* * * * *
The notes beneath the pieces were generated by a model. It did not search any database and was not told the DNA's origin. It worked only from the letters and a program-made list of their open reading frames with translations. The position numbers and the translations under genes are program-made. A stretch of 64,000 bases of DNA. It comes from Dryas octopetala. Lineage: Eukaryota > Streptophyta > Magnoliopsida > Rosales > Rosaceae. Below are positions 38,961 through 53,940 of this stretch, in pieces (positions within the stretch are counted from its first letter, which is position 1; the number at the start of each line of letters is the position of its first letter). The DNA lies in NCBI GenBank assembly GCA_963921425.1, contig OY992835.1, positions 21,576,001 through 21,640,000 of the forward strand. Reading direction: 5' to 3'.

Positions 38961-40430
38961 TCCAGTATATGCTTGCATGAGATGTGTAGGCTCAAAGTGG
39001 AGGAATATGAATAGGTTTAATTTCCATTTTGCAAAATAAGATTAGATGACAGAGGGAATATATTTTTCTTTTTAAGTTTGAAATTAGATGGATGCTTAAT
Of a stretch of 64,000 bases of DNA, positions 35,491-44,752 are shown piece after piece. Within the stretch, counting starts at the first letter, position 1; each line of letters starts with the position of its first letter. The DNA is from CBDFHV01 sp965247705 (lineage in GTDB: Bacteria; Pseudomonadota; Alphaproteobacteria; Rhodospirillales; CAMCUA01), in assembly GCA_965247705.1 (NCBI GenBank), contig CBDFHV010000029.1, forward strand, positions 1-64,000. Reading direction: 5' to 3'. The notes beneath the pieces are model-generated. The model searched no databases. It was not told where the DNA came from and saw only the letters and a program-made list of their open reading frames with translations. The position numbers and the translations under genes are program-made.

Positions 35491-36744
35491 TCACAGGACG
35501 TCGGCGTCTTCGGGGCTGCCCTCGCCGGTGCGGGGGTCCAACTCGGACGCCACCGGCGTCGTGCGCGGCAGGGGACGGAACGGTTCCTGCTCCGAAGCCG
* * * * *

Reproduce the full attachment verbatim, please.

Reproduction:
The notes beneath the pieces were generated by a model. It did not search any database and was not told the DNA's origin. It worked only from the letters and a program-made list of their open reading frames with translations. The position numbers and the translations under genes are program-made. A stretch of 64,000 bases of DNA. It comes from Dryas octopetala. Lineage: Eukaryota > Streptophyta > Magnoliopsida > Rosales > Rosaceae. Below are positions 38,961 through 53,940 of this stretch, in pieces (positions within the stretch are counted from its first letter, which is position 1; the number at the start of each line of letters is the position of its first letter). The DNA lies in NCBI GenBank assembly GCA_963921425.1, contig OY992835.1, positions 21,576,001 through 21,640,000 of the forward strand. Reading direction: 5' to 3'.

Positions 38961-40430
38961 TCCAGTATATGCTTGCATGAGATGTGTAGGCTCAAAGTGG
39001 AGGAATATGAATAGGTTTAATTTCCATTTTGCAAAATAAGATTAGATGACAGAGGGAATATATTTTTCTTTTTAAGTTTGAAATTAGATGGATGCTTAAT
Of a stretch of 64,000 bases of DNA, positions 35,491-44,752 are shown piece after piece. Within the stretch, counting starts at the first letter, position 1; each line of letters starts with the position of its first letter. The DNA is from CBDFHV01 sp965247705 (lineage in GTDB: Bacteria; Pseudomonadota; Alphaproteobacteria; Rhodospirillales; CAMCUA01), in assembly GCA_965247705.1 (NCBI GenBank), contig CBDFHV010000029.1, forward strand, positions 1-64,000. Reading direction: 5' to 3'. The notes beneath the pieces are model-generated. The model searched no databases. It was not told where the DNA came from and saw only the letters and a program-made list of their open reading frames with translations. The position numbers and the translations under genes are program-made.

Positions 35491-36744
35491 TCACAGGACG
35501 TCGGCGTCTTCGGGGCTGCCCTCGCCGGTGCGGGGGTCCAACTCGGACGCCACCGGCGTCGTGCGCGGCAGGGGACGGAACGGTTCCTGCTCCGAAGCCG